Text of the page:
One of the great things about the very multicultural nature of Hawaii’s population is that it has quite the assortment of Asian restaurants to choose from, with a good variety of Chinese (including Americanized and Hawaiianized versions), Korean, Vietnamese, and Japanese restaurants. The state has a rather long history of loving noodle shops in particular; historically a lot of these were saimin shops, serving up a product that’s basically the fusion of Japanese, Chinese, and Filipino noodle traditions. But more recently, there’s been quite an upwelling of ramen noodle joints of both Japanese and Korean influence. Indeed, as we were wandering around Kailua on the windward side of the island (our original choice for dinner turned out to be closed on Sundays), we found a nice, modest ramen shop just off of Highway 61 in Kailua: Rai Rai Ramen.
Rai Rai is a modest joint, of about 30 feet square, and having only five tables for guests. Despite that, they seem to do a lot of takeout business, so it wasn’t terribly busy when we visited. What they lack in seating, they make up for in the menu variety, in that they have a great assortment of ramen dishes, with three different base broths (shio, shoyu, and miso), as well as several variants of these (curry and kimchi ramens, for example), and a good range of katsu meats and gyoza as side dishes.
Looking over the menu, we decided to split our order, with Carol getting the Shoyu Ramen, while I ordered the Kimchi Ramen. Both emerged from the kitchen after approximately five minutes. Carol’s Shoyu Ramen was a well-done example of a classic ramen dish: The noodles were spot on perfect, with the exact consistent we both love for our ramen: cooked just enough to have lost a bit of the wheatiness, but still firm and toothly, combined well with a rich and flavorful shoyu broth. A few chunks of flavorful char siu pork and fishcake, and this was a very flavorful ramen, one of the more enjoyable ones we’ve had recently.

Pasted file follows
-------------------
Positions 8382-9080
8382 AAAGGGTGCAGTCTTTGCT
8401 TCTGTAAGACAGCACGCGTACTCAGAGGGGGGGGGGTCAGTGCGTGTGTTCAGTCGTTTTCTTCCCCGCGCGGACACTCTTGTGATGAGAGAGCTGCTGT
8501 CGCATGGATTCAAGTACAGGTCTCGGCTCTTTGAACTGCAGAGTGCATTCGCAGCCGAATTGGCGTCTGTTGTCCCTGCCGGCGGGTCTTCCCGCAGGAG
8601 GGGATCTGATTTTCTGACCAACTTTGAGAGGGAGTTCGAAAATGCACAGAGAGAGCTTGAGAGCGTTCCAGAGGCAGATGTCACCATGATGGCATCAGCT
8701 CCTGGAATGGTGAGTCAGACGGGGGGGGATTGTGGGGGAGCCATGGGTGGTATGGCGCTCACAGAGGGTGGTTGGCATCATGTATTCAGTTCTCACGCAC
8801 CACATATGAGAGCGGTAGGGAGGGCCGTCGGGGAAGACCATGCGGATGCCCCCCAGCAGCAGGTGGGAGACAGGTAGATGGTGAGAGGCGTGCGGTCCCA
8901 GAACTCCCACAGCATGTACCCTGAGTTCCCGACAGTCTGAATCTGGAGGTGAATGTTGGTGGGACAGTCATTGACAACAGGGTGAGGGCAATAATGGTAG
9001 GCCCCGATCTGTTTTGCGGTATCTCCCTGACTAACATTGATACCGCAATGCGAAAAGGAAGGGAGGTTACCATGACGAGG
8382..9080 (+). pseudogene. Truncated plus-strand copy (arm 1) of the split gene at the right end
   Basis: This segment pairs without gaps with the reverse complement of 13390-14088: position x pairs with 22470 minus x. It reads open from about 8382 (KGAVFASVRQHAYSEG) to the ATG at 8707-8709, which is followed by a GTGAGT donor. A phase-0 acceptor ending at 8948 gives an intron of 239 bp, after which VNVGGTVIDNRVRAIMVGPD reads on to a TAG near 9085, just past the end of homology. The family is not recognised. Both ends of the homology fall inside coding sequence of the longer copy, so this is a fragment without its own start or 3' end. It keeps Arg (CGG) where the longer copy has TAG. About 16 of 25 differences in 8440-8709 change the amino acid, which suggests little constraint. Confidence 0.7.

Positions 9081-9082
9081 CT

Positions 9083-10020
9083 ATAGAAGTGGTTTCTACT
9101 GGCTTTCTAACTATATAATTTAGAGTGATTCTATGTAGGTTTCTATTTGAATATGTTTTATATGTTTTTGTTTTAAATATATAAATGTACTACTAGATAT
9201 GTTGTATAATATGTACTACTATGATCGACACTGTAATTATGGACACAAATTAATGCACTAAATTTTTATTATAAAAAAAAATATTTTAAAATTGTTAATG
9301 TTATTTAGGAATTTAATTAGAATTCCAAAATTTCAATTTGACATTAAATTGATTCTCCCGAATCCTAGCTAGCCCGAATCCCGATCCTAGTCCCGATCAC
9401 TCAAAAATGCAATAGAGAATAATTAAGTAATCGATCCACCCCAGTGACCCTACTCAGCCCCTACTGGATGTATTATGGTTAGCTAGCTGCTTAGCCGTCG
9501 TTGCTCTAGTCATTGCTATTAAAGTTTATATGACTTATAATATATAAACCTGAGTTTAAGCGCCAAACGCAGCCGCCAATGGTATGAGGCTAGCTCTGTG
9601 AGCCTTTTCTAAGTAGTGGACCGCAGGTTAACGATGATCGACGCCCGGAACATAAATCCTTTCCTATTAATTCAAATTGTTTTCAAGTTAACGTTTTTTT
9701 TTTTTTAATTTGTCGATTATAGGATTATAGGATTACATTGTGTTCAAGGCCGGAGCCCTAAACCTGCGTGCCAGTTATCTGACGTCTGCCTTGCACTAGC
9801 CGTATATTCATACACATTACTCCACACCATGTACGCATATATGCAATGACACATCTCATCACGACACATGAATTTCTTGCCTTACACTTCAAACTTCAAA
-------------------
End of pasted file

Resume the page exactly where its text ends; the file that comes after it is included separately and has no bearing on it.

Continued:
I did even better with my Kimchi ramen. Built upon a rich and creamy tonkatsu pork base to which kimchi had been added, the result here was one of the most wonderfully delicious and slightly spicy broths I’ve had in a ramen dish—one that was even more rich and flavorful than the wonderful tonkatsu I had a few months ago at Bone Daddies in London. Add in just a little bit of flavorful pork and the same wonderful noodles as the Shoyu Ramen, and this was a thoroughly enjoyable bowl of soup.
Overall, Rai Rai has a great thing going on: great quality noodles, several great brothes, good meats, and reasonable prices. I’d be glad to go back for more (indeed, we did, a week later, on one of our last meals before heading back to the mainland). It’s one of the best places to eat on the Windward side of the island.